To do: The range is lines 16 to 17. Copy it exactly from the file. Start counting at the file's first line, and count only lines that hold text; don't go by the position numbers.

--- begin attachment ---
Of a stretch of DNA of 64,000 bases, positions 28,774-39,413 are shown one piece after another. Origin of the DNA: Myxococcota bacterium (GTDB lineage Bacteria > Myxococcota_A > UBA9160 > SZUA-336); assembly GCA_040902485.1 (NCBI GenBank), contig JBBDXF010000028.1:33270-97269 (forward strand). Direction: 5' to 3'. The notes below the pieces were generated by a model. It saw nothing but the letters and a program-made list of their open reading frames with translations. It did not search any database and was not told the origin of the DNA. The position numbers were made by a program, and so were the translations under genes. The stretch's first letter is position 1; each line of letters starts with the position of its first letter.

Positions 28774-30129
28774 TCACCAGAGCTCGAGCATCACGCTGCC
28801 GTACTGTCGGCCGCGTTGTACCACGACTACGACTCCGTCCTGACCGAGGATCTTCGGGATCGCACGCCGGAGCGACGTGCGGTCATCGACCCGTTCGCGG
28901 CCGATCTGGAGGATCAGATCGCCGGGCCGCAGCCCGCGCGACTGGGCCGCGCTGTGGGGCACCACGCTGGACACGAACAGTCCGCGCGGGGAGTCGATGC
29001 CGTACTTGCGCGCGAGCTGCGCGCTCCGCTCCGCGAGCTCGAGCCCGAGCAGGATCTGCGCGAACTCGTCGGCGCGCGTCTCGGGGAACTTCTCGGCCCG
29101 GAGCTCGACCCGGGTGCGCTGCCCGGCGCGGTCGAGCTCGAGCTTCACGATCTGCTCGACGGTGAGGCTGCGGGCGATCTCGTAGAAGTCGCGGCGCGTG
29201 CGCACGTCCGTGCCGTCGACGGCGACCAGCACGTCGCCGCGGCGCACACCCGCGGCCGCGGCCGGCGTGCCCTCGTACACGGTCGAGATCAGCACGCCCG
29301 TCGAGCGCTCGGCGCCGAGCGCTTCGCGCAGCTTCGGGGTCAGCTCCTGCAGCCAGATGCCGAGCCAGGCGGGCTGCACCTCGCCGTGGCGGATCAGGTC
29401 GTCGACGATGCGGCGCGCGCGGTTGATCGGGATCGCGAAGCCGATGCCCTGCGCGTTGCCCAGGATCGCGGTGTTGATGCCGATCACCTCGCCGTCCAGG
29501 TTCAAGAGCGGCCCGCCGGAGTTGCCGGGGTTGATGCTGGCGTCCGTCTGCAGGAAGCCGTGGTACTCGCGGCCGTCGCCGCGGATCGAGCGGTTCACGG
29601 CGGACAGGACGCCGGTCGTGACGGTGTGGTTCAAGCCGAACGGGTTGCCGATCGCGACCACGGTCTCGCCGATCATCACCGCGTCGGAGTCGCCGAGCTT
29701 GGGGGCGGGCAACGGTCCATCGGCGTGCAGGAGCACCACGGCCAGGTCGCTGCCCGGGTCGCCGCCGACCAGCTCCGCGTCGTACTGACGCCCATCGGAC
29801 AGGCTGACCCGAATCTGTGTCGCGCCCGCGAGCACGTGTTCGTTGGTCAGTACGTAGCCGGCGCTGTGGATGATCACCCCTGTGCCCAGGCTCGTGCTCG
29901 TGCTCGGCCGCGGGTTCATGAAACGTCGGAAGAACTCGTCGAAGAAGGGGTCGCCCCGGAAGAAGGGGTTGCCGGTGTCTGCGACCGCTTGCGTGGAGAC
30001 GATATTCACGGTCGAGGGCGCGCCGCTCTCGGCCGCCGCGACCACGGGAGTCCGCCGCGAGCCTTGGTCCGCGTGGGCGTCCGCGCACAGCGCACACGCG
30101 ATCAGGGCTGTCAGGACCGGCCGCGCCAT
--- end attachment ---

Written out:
30001 GATATTCACGGTCGAGGGCGCGCCGCTCTCGGCCGCCGCGACCACGGGAGTCCGCCGCGAGCCTTGGTCCGCGTGGGCGTCCGCGCACAGCGCACACGCG
30101 ATCAGGGCTGTCAGGACCGGCCGCGCCAT